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Burkina Faso

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Welcome to the BurkinaFasoGenWeb Project

The BurkinaFasoGenWeb Project is an on-line data repository for queries, family histories, and source records as well as being resource center to identify other on-line databases and resources to assist researchers in Burkina Faso.

8/4/2007 - new website


Burkina Faso History

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Like all of the west of Africa, Burkina Faso was populated early, notably by hunter-gatherers in the northwestern part of the country (12,000 to 5000 BC), and whose tools (scrapers, chisels and arrowheads) were discovered in 1973. Settlements appeared between 3600 and 2600 BC with farmers, the traces of whose structures leave the impression of relatively permanent buildings. The use of iron, ceramics and polished stone developed between 1500 and 1000 BC, as well as a preoccupation with spiritual matters, as shown by the burial remains which have been discovered.

Relics of the Dogon are found in the centre-north, north and north west region. They left the area between the fifteenth and sixteenth centuries BC to settle in the cliffs of Bandiagara. Elsewhere, the remains of high walls are localised in the southwest of Burkina Faso (as well as in the Côte d'Ivoire), but the people who built them have not yet been definitely identified.

Burkina Faso was a very important economic region for the Songhai Empire during the fifteenth and sixteenth centuries.

From colony to independence

After a decade of intense rivalry and competition between the British and the French, waged through treaty making expeditions under military or civilian explorers, in 1896, the Mossi kingdom of Ouagadougou was defeated by French colonial forces and became a French protectorate. The western region, where a standoff against the forces of the powerful ruler Samori Ture complicated the situation, and the eastern region came under French occupation in 1897 following different campaigns. By 1898, the majority of the territory corresponding to Burkina Faso today was nominally conquered, although control of many parts remained precarious. The French and British convention of June 14, 1898 ended the scramble between the two colonial powers and basically traced the borders between them. On the French side a war of conquest against local communities and political powers continued for about five years. In the 1904 large-scale reorganization of the French West African colonial empire, the now largely pacified territories of the Volta basin were integrated into the Upper-Senegal-Niger (Haut-Sénégal et Niger) colony of French West Africa (AOF). The colony had its capital in Bamako.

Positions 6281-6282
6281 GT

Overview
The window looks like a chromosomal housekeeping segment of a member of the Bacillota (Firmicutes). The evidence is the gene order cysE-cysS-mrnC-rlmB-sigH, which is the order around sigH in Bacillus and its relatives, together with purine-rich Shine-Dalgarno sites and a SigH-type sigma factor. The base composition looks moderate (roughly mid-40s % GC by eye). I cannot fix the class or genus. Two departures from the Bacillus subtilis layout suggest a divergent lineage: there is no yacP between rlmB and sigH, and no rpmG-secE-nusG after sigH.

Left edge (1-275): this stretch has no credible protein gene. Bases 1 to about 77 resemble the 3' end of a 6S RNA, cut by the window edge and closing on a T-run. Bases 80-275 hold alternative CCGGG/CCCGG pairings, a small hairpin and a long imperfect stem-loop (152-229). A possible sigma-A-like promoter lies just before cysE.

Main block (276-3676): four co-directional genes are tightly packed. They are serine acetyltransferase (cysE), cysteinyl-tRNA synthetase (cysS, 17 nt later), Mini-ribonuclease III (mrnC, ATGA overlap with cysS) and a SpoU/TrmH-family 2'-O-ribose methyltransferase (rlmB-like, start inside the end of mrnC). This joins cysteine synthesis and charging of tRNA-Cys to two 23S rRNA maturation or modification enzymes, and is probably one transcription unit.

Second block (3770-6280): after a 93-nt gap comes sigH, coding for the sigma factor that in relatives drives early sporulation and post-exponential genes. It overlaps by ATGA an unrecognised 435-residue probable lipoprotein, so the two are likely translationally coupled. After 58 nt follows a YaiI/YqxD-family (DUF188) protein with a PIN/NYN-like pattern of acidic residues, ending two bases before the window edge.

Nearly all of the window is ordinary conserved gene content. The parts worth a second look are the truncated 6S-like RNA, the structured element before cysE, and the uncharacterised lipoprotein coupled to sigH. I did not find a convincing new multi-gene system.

Draftees from the territory participated in the European fronts of First World War in the battalions of the Senegalese Infantry (Tirailleurs sénégalais). Between 1915 and 1916 the districts in the western part of what is now Burkina Faso and the bordering eastern fringe of Mali became the stage of one of the most important armed oppositions to colonial government (known as the Volta-Bani War). The French government finally suppressed the movement, but only after suffering defeats and being forced to gather the largest expeditionary force of its colonial history up to then. Armed opposition also wrecked the Sahelian north, as the Tuareg and allied groups of the Dori region ended their truce with the government. Once the First World War was over, on March 1, 1919, fear of recurrence of armed uprising and economic considerations led the colonial government to separate the present territory of Burkina Faso from Haut Sénégal et Niger so as to intensify its administration. The new colony was named Haute Volta and François Charles Alexis Édouard Hesling became its first governor. Hesling initiated an ambitious road making program and promoted cotton growing for export. The cotton policy, based on coercion, failed and revenue stagnated. The colony was dismantled on September 5, 1932, and its territory divided between Côte d’Ivoire, Mali and Niger, the largest share with most of the population and the cities of Ouagadougou and Bobo-Dioulasso passing to Côte d'Ivoire.

The decision was reversed during the intense anti-colonial agitation that followed the end of the Second World War and on September 4, 1947 Upper Volta was recreated in its 1932 boundaries. On December 11, 1958, it achieved self-government, and became a republic and member of the Franco-African Community (La Communauté Franco-Africaine). Full independence was attained in 1960. 

Sources:  Wikipedia and CIA World Factbook


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